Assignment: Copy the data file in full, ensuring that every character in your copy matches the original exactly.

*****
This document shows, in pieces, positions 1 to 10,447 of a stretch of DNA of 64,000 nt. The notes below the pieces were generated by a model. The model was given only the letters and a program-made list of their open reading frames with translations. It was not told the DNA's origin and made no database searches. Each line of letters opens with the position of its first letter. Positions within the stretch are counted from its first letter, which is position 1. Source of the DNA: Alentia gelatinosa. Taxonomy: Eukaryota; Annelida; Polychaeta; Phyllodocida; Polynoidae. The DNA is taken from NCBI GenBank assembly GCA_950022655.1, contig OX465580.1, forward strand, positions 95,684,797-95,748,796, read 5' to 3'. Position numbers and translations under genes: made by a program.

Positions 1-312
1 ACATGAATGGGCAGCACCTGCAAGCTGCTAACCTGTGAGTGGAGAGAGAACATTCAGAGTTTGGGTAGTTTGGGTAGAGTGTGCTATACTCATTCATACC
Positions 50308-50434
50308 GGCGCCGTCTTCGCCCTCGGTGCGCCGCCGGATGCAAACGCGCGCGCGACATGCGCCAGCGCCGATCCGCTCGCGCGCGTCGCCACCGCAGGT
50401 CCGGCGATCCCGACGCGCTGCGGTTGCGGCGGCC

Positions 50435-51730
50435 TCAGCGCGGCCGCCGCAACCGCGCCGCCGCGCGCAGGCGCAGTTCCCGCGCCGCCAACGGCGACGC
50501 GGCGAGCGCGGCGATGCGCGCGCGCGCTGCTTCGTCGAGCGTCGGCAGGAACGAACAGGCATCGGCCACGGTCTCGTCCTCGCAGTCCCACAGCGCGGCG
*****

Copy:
This document shows, in pieces, positions 1 to 10,447 of a stretch of DNA of 64,000 nt. The notes below the pieces were generated by a model. The model was given only the letters and a program-made list of their open reading frames with translations. It was not told the DNA's origin and made no database searches. Each line of letters opens with the position of its first letter. Positions within the stretch are counted from its first letter, which is position 1. Source of the DNA: Alentia gelatinosa. Taxonomy: Eukaryota; Annelida; Polychaeta; Phyllodocida; Polynoidae. The DNA is taken from NCBI GenBank assembly GCA_950022655.1, contig OX465580.1, forward strand, positions 95,684,797-95,748,796, read 5' to 3'. Position numbers and translations under genes: made by a program.

Positions 1-312
1 ACATGAATGGGCAGCACCTGCAAGCTGCTAACCTGTGAGTGGAGAGAGAACATTCAGAGTTTGGGTAGTTTGGGTAGAGTGTGCTATACTCATTCATACC
Positions 50308-50434
50308 GGCGCCGTCTTCGCCCTCGGTGCGCCGCCGGATGCAAACGCGCGCGCGACATGCGCCAGCGCCGATCCGCTCGCGCGCGTCGCCACCGCAGGT
50401 CCGGCGATCCCGACGCGCTGCGGTTGCGGCGGCC

Positions 50435-51730
50435 TCAGCGCGGCCGCCGCAACCGCGCCGCCGCGCGCAGGCGCAGTTCCCGCGCCGCCAACGGCGACGC
50501 GGCGAGCGCGGCGATGCGCGCGCGCGCTGCTTCGTCGAGCGTCGGCAGGAACGAACAGGCATCGGCCACGGTCTCGTCCTCGCAGTCCCACAGCGCGGCG